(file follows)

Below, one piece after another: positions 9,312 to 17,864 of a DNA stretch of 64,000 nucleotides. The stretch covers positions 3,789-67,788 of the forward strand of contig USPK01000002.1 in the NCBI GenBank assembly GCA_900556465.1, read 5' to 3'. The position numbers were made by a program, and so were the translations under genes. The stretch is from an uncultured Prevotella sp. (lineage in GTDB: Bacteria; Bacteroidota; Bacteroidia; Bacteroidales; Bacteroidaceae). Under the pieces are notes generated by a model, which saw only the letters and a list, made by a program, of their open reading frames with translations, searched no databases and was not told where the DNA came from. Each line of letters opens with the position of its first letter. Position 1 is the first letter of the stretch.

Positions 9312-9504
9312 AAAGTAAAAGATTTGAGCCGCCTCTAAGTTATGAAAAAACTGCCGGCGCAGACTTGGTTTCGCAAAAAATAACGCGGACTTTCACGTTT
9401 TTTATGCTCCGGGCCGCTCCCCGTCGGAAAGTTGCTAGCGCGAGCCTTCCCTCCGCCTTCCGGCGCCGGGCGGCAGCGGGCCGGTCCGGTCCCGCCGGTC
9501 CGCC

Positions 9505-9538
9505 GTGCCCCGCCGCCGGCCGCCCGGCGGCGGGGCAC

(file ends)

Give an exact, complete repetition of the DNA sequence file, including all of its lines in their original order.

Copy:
Below, one piece after another: positions 9,312 to 17,864 of a DNA stretch of 64,000 nucleotides. The stretch covers positions 3,789-67,788 of the forward strand of contig USPK01000002.1 in the NCBI GenBank assembly GCA_900556465.1, read 5' to 3'. The position numbers were made by a program, and so were the translations under genes. The stretch is from an uncultured Prevotella sp. (lineage in GTDB: Bacteria; Bacteroidota; Bacteroidia; Bacteroidales; Bacteroidaceae). Under the pieces are notes generated by a model, which saw only the letters and a list, made by a program, of their open reading frames with translations, searched no databases and was not told where the DNA came from. Each line of letters opens with the position of its first letter. Position 1 is the first letter of the stretch.

Positions 9312-9504
9312 AAAGTAAAAGATTTGAGCCGCCTCTAAGTTATGAAAAAACTGCCGGCGCAGACTTGGTTTCGCAAAAAATAACGCGGACTTTCACGTTT
9401 TTTATGCTCCGGGCCGCTCCCCGTCGGAAAGTTGCTAGCGCGAGCCTTCCCTCCGCCTTCCGGCGCCGGGCGGCAGCGGGCCGGTCCGGTCCCGCCGGTC
9501 CGCC

Positions 9505-9538
9505 GTGCCCCGCCGCCGGCCGCCCGGCGGCGGGGCAC